A woman attends the Palm Sunday Mass respecting social distancing at the Church of the Santa Madonna del Soccorso, on April 5 in Livorno, Italy. Italian doctors lack enough masks and suits to protect themselves from the coronavirus infection and are discouraged from making visits unless absolutely necessary. Picture: GETTY IMAGES/LAURA LEZZA
A woman attends the Palm Sunday Mass respecting social distancing at the Church of the Santa Madonna del Soccorso, on April 5 in Livorno, Italy. Italian doctors lack enough masks and suits to protect themselves from the coronavirus infection and are discouraged from making visits unless absolutely necessary. Picture: GETTY IMAGES/LAURA LEZZA

Milan — It took Silvia Bertuletti 11 days of frantic phone calls to persuade a doctor to visit her 78-year-old father, Alessandro, who was gripped by fever and struggling for breath.

When an on-call physician did go to her house near Bergamo, at the epicentre of the coronavirus outbreak in northern Italy, on the evening of March 18, it was too late.

Alessandro Bertuletti was pronounced dead at 1.10am on March 19, 10 minutes before an ambulance, called hours earlier, arrived. The only medication he had been prescribed, over the phone, was a mild painkiller and a broad-spectrum antibiotic.

“My father was left to die alone, at home, without help,” Bertuletti, 48, said. “We were simply abandoned. No-one deserves an end like that.”

Interviews with families, doctors and nurses in Italy’s stricken Lombardy region indicate that Bertuletti’s experience is not uncommon, that scores are dying at home as symptoms go unchecked and that phone consultations are not always enough.

In Bergamo province alone, according to a recent study of death records, the real death toll from the outbreak could be more than double the official tally of 2,060, which only tracks hospital fatalities.

I can’t blame them, because that’s how they saved their own skin
Riccardo Munda, medical doctor 

As the global fight to save lives centres on boosting the supply of hospital ventilators, some doctors say a lack of primary health care is proving just as costly because medics cannot or will not make home visits, in line with a worldwide tactic of switching to remotely delivered medical advice.

“What led to this situation is that many family doctors didn’t visit their patients for weeks,” said Riccardo Munda, who is doing the work of two doctors in Selvino and Nembro, two towns near Bergamo, after a colleague caught the virus.

“And I can’t blame them, because that’s how they saved their own skin.”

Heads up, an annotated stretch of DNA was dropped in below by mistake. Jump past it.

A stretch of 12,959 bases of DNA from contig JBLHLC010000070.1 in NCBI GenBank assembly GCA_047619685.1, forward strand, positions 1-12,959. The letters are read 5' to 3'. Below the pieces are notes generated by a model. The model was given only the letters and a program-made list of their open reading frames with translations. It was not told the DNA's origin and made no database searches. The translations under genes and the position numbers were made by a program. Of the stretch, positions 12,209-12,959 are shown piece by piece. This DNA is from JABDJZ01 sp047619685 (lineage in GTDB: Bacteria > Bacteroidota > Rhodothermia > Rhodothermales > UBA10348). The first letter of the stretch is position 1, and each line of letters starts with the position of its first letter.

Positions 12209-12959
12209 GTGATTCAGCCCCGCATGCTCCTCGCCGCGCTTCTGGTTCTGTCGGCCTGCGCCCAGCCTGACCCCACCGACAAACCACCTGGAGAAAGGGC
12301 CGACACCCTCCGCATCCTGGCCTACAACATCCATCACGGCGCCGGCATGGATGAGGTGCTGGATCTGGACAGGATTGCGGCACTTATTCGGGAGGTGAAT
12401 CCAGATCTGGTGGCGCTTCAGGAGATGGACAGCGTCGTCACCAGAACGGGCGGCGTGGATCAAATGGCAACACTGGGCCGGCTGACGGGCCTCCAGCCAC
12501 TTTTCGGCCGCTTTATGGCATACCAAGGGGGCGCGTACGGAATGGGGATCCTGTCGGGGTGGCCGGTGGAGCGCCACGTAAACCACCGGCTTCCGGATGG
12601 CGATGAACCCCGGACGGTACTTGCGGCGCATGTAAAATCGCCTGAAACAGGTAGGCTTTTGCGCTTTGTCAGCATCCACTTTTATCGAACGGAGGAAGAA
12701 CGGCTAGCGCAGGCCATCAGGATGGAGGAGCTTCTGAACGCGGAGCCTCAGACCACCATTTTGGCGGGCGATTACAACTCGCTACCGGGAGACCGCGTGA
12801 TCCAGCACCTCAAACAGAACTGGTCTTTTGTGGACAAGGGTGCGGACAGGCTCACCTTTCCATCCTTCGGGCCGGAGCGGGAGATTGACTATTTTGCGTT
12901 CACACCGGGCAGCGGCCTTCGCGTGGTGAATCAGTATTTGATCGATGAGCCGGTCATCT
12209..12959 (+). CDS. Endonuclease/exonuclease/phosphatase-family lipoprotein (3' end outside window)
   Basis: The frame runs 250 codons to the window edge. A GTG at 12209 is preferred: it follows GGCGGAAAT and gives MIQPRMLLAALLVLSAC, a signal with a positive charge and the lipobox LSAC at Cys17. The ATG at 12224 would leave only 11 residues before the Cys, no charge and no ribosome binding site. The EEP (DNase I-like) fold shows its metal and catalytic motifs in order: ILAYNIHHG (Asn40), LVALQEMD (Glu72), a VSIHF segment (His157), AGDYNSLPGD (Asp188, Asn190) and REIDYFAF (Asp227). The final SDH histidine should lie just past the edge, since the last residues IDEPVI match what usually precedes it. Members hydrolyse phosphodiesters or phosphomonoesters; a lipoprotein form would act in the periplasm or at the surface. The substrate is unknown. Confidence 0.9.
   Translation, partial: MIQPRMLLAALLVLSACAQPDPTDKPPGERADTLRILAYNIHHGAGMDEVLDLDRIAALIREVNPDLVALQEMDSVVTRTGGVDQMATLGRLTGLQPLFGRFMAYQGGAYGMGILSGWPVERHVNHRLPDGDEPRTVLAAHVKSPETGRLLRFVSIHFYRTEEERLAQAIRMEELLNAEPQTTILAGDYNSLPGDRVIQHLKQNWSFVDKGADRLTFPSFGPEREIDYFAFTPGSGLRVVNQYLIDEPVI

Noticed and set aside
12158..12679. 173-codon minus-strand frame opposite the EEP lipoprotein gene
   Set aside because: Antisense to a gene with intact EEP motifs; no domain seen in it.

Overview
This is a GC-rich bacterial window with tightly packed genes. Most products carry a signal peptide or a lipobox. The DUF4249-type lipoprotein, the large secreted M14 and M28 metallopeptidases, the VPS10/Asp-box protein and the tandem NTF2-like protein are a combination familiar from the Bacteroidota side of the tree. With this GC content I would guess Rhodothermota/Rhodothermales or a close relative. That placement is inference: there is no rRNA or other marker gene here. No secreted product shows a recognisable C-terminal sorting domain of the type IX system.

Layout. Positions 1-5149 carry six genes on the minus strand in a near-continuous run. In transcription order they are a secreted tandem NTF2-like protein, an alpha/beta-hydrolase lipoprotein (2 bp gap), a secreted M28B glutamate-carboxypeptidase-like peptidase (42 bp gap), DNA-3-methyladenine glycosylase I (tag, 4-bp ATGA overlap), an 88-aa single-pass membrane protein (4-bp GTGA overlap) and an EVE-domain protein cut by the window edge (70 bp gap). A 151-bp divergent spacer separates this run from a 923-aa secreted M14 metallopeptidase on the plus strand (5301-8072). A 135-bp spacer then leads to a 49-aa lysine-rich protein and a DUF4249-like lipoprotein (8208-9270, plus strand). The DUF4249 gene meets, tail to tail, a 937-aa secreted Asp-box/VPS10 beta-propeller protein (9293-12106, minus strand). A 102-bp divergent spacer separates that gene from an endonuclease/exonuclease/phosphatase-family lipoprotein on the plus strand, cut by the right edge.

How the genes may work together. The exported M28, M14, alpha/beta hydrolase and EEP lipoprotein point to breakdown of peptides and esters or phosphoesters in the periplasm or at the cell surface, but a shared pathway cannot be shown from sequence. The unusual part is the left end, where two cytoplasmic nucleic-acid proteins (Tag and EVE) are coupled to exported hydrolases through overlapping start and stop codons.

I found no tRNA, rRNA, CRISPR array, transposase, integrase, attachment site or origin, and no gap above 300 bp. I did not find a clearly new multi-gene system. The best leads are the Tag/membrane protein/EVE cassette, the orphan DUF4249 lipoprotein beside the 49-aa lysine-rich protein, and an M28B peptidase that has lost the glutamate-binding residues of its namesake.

He said many deaths could be avoided if people at home received prompt medical help, but doctors were swamped, lacked enough masks and suits to protect themselves from infection and were discouraged from making visits unless absolutely necessary.

“Doctors give people at home a treatment. But if this treatment doesn’t work, if there is no doctor who checks and changes or adjusts the medicines, then the patient dies.”

While hospital workers were given priority access to masks, some family doctors say they went without and so felt unable to visit patients safely.

A spokesperson for the state-run ATS health agency in Bergamo said authorities in the Lombardy region, rated among the world’s most efficient for health services, told family doctors to “deal with patients by phone as much as possible”, limiting home visits “to reduce contagion and waste of protective equipment”.

She said 142 doctors in the Bergamo area were either sick or in quarantine but they had all been replaced.

Authorities are now moving to reinforce primary care in line with recommendations by the World Health Organisation, which says that delivering primary health care safely should be a priority for governments right after intensive care capacity.

In Bergamo province six special units of doctors started operating on March 19, each equipped to visit sick people at home. In nearby Milan, where deaths at home and in centres for the elderly more than doubled in the second half of March, similar units began operating only on March 31.

Hiden death toll

Italy’s official death toll reached 15,887 on Sunday, almost a third of the global total, but there is growing evidence that this vastly understates the real total because so many people are dying at home.